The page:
Setting up a LAMP server is a common task for systems administrators, and FreeBSD is one of the most reliable and stable operating systems available. You can swap out the L in LAMP with F for FreeBSD to build a fast and reliable Web server.
In this article I assume FreeBSD is already installed. If not, make sure you download the latest stable production version of FreeBSD and run the installer. I recommend choosing the MINIMUM option at the installer screen to quickly install only the most basic and necessary things.
To install applications on FreeBSD, use the ports files. Ports are plain text files that know where to download source code, so that the software will be compiled on your computer. This way you can change settings (including or excluding specific modules) as you want, and the software will fit perfectly to the specifications of your computer. First, you have to make sure that the latest ports files are installed. If you've never installed the ports, issue
portsnap fetch extract in the shell; otherwise, issue
portsnap fetch update. This will download the latest ports files. After a bunch of messages that show you what files have been downloaded, you're ready to go.
Next you need to compile and install Apache, the Web server itself, using command like those below. After changing to the right location (the first command), the second command brings up a configuration screen where you can change settings. You might want to enable IPv6 support or activate the proxy module, but the standard settings are usually fine. After you have accepted the settings, Apache will automatically be compiled and installed. The last three lines make sure Apache and the required modules start automatically with the operating system:
make config install distclean
echo 'apache2_enable="YES"' >> /etc/rc.conf
echo 'apache2ssl_enable="YES"' >> /etc/rc.conf
echo 'accf_http_ready="YES"' >> /etc/rc.conf && kldload accf_http
Once Apache is installed properly, you must configure your server. First, enable SSL support and create the certificate and key files. The SSL key file is your private file for changing the password and restoring certificates. The SSL certificate file is the certificate itself, which will be used to assure visitors' Web browsers that your server is the server they want to talk to. By default, the SSL certificate file is /usr/local/etc/apache22/server.crt, and the SSL key file is /usr/local/etc/apache22/server.key. You can check or change this by searching for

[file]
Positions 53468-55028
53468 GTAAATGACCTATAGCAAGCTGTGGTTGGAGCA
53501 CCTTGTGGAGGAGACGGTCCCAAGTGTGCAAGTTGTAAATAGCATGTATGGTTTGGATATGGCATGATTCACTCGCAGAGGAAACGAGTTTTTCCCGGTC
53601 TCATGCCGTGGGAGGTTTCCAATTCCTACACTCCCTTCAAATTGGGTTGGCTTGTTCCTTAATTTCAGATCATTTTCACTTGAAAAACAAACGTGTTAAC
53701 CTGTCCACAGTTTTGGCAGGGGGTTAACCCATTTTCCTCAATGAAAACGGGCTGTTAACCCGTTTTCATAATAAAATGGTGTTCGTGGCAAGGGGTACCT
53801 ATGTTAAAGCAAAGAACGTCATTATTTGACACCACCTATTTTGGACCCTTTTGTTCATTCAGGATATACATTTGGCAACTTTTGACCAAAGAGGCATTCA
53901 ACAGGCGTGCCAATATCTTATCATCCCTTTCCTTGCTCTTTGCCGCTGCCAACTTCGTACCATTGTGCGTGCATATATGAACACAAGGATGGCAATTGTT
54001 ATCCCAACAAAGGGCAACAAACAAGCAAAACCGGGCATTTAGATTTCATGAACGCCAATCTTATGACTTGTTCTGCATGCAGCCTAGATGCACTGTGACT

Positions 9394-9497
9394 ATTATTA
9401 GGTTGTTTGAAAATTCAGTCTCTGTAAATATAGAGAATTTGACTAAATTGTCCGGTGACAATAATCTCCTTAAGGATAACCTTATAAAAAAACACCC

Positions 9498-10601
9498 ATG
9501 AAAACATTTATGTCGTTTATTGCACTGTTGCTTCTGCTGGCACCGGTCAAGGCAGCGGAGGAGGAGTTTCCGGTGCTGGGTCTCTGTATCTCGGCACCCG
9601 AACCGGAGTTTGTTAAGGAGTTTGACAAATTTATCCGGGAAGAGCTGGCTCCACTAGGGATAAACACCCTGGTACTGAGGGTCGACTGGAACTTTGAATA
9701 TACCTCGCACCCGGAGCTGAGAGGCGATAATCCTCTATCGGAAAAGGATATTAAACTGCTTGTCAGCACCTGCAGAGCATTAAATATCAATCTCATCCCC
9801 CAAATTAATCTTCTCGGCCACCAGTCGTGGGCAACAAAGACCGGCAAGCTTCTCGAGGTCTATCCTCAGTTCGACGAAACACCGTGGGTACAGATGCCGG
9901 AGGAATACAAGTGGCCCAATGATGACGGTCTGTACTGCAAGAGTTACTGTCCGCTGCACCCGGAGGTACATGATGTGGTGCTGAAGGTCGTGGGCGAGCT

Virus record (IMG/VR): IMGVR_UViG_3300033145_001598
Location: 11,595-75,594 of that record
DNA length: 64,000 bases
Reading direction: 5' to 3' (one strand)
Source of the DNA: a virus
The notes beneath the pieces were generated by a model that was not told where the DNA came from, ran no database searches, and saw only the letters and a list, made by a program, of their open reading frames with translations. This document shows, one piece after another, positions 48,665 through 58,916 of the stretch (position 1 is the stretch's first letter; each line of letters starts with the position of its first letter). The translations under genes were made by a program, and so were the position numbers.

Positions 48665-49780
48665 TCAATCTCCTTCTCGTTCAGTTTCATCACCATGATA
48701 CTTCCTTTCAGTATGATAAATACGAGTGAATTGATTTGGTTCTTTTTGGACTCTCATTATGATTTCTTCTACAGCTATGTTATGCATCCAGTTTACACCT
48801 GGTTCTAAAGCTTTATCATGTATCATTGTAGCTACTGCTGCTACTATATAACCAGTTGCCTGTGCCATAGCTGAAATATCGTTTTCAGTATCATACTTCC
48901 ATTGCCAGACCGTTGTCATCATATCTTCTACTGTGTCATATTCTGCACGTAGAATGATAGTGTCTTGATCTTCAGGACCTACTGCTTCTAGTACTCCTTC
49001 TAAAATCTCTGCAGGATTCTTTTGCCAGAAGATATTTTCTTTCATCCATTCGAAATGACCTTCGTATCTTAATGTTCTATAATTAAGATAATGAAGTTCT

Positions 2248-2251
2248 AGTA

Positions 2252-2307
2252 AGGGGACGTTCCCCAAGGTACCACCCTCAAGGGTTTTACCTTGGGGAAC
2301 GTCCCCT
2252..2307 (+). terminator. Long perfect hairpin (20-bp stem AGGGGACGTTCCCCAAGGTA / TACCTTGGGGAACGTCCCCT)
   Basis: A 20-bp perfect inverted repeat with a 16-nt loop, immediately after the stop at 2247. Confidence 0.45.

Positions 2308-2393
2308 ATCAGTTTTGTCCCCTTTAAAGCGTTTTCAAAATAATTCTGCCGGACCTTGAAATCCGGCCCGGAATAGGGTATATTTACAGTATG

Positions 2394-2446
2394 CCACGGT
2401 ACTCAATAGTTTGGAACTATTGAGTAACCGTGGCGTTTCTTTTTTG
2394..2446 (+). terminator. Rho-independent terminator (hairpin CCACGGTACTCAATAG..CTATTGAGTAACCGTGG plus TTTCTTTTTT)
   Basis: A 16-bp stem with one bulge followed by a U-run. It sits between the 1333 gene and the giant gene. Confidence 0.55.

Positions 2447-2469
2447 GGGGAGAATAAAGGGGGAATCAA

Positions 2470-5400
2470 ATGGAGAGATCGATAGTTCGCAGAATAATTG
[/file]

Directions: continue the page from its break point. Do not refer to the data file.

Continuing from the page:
SSLCertificateKeyFile, respectively, in /usr/local/etc/apache22/extra/httpd-ssl.conf. Since version 2 of Apache, the main configuration file is divided into several extra files in /usr/local/etc/apache22/extra/. This makes it easier to find specific options and reduces the size of the main configuration file. If you don't find an option in the main configuration, you should check the extra files.
Now you need to change to the right location and generate the key file. With that key, you can generate a certificate-signing request, which tells a certificate authority to sign your key. You can either send a request to an authority such as VeriSign, or sign it yourself. If the certificate is signed by a professional authority, it will cost money, but assure visitors that this Web server definitely belongs to you and not somebody else. Self-signing the certificate will cause a warning to appear in visitors' browsers when they enter your site that the certificate is self-signed, but will cost nothing at all. The following code shows you how to self-sign the certificate:
openssl genrsa -des3 -out server.key 1024
openssl req -new -key server.key -out server.csr
openssl x509 -req -days 365 -in server.csr -signkey server.key -out server.crt
chmod 0400 server.key server.crt
The key and certificate files are generated and in the right place with the proper permissions. However, you still need to configure some things. You have to make sure the server administrator's email address is set correctly by searching for
ServerAdmin in /usr/local/etc/apache22/httpd.conf.
DocumentRoot specifies where the Web documents are located; set it to
/srv/www/01 on your server. Letting users host their own private Web content can cause some harm, so disable it by commenting out
Include etc/apache22/extra/httpd-userdir.conf. Finally, enable SSL support by activating
Include etc/apache22/extra/httpd-ssl.conf. In /usr/local/etc/apache22/extra/httpd-default.conf, disable
ServerSignature to prevent the server from showing more information than it has to. Make sure the
server-status and the
server-info sections in /usr/local/etc/apache22/extra/httpd-info.conf are commented out. The less information others have about the Web server, the better it is for the security staff.
In usr/local/etc/apache22/extra/httpd-vhosts.conf, set the directory for every SSL connection to the server. Note that